During the late Spring, which is when most of our breeding happens to occur, we bring over one of our studs from the male "stockade" on the other side of the driveway (which does not have the required number of animals or paddocks to make rational grazing work). The working stud resides for a few weeks in the breeding corral and has access to one of the inside stalls for shelter, food and water. It is then a simple procedure to separate any females for breeding and send them winding through the stalls into the breeding corral. We find we are field testing with far greater frequency due to the time-saving ease that this system affords us--and the ability to effortlessly separate the rejecting, pursued female from the sex-crazed male with the corral's sliding stall door or the movable corral panel's door.
Upstairs is the hayloft - with two trapdoors in the floor. We have a separate area where we put the gathered, uneaten hay from the mangers - which becomes the bedding straw. We pitchfork this straw through the trapdoor to the feeding room below when we want to add fresh floor straw. Similarly, we use the other trapdoor to throw down a few haybales for short-term storage right outside the feeding area. The front half of the bottom floor, besides containing the few haybales, also contains the grain barrels, the restraining chute, sink with large countertop, a counter with drawers and shelving for storing our most frequently used medical/maintenance supplies. Both front and back of the barn have large 10 foot barndoors on tracks.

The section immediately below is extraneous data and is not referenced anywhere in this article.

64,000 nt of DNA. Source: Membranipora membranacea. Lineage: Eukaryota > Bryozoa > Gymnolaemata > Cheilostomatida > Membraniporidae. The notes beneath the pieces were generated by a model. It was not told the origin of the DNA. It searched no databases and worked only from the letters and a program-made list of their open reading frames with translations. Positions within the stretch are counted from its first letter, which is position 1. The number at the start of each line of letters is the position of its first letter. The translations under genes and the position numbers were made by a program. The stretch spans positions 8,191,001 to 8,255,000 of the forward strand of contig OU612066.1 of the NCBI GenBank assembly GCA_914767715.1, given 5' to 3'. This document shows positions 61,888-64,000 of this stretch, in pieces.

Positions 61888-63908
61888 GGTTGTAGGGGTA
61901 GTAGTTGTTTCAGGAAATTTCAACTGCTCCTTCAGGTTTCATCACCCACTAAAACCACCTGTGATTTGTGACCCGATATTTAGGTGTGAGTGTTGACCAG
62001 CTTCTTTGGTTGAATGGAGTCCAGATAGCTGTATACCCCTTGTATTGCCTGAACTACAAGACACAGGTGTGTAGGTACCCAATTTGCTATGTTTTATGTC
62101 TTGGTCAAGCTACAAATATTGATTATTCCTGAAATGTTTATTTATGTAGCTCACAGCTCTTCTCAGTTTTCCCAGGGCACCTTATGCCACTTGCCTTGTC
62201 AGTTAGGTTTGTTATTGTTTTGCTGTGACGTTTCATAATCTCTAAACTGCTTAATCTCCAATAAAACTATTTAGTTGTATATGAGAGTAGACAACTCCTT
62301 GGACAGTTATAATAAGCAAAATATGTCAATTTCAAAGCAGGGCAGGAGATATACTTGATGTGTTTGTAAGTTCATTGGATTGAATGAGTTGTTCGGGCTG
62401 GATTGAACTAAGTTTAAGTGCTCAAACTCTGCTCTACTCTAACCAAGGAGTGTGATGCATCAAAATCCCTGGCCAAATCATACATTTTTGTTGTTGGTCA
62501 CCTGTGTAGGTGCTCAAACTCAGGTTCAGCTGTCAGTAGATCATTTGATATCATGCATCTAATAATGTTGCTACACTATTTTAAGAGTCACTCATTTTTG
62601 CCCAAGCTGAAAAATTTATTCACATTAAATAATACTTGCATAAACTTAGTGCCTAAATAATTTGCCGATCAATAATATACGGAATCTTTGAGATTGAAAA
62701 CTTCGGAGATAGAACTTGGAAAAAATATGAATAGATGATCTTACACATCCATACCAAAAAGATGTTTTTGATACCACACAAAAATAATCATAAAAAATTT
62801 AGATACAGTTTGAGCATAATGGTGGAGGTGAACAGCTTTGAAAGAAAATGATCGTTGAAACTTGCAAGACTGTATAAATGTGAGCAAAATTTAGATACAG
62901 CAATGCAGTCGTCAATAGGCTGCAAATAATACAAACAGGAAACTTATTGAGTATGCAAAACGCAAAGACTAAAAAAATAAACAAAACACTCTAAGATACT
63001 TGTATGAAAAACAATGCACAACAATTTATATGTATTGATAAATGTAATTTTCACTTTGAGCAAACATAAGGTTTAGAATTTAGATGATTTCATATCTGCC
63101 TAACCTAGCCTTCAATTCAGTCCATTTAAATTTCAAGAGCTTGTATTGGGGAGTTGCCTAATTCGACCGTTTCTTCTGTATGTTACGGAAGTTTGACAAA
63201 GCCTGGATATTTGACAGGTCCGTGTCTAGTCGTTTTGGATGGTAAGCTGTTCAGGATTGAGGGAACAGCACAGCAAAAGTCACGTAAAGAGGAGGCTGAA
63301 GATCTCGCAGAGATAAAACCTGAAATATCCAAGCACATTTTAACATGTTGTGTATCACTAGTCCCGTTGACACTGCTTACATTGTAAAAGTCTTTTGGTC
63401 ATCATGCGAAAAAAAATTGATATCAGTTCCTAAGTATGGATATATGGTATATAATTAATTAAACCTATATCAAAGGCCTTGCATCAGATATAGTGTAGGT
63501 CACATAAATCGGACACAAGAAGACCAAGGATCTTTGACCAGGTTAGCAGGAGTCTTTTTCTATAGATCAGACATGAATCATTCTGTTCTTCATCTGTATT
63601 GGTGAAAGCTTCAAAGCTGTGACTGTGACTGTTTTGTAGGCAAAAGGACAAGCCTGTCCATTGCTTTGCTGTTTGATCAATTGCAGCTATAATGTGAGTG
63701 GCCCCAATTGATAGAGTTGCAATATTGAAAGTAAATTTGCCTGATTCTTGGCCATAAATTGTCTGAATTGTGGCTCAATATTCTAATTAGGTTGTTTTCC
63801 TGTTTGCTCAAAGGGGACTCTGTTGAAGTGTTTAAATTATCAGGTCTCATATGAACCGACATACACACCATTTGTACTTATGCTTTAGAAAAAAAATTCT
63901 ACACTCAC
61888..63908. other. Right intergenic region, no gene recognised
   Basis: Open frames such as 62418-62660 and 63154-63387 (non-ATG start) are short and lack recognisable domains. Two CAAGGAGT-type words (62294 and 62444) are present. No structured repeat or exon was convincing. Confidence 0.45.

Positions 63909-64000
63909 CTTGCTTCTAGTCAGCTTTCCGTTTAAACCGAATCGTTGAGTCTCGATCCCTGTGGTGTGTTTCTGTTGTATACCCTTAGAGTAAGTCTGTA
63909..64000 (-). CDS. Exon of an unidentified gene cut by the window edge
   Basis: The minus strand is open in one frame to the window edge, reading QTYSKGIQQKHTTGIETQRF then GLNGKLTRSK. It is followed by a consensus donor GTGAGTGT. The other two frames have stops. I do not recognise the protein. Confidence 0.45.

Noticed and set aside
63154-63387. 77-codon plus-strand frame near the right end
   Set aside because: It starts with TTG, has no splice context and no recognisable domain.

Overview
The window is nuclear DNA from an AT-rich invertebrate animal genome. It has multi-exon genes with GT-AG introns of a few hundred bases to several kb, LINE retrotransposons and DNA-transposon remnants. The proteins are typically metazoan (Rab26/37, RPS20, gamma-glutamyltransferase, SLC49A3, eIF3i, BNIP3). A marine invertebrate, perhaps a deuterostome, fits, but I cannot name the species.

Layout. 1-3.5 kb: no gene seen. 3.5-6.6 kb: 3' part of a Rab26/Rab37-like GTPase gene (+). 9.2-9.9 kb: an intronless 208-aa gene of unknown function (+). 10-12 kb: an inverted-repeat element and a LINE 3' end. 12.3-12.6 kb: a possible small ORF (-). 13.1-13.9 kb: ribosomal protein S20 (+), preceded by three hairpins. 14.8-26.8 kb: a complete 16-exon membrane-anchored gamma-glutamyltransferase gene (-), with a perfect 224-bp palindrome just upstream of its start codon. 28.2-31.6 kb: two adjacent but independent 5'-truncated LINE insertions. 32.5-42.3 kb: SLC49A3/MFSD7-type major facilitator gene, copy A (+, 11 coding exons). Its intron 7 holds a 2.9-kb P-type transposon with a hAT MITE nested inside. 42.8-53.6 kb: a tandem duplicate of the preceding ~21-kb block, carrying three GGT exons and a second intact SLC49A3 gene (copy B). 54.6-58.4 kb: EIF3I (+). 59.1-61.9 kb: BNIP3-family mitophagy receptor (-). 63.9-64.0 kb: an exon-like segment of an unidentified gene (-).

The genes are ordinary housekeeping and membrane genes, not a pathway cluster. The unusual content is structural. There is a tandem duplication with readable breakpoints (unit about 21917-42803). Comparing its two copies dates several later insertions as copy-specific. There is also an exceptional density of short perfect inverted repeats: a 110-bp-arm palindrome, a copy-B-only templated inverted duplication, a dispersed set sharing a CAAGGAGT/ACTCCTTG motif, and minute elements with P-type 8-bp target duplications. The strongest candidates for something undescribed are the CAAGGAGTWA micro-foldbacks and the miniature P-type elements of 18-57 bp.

Now that I've discussed how we've been able to utilize the Voisin method and integrate it with our barn, let's discuss how you can possibly use his grazing system. The first question generally asked by people interested in applying the Voisin system to their farm is: "What must the area of a paddock be?" Of course everybody's situation is different--consequently, this question has no definitive answer. It could be as much as 3 acres with a large herd with land of marginal grazing, or it could even be 1/30th of an acre for some of the smaller herds in high yielding pastures. A much more important decision to make is how many paddocks are needed to get adequate rest periods. Since shorter periods of occupation favour higher plant yields, the more paddocks one has, the more productive the pasture system will be.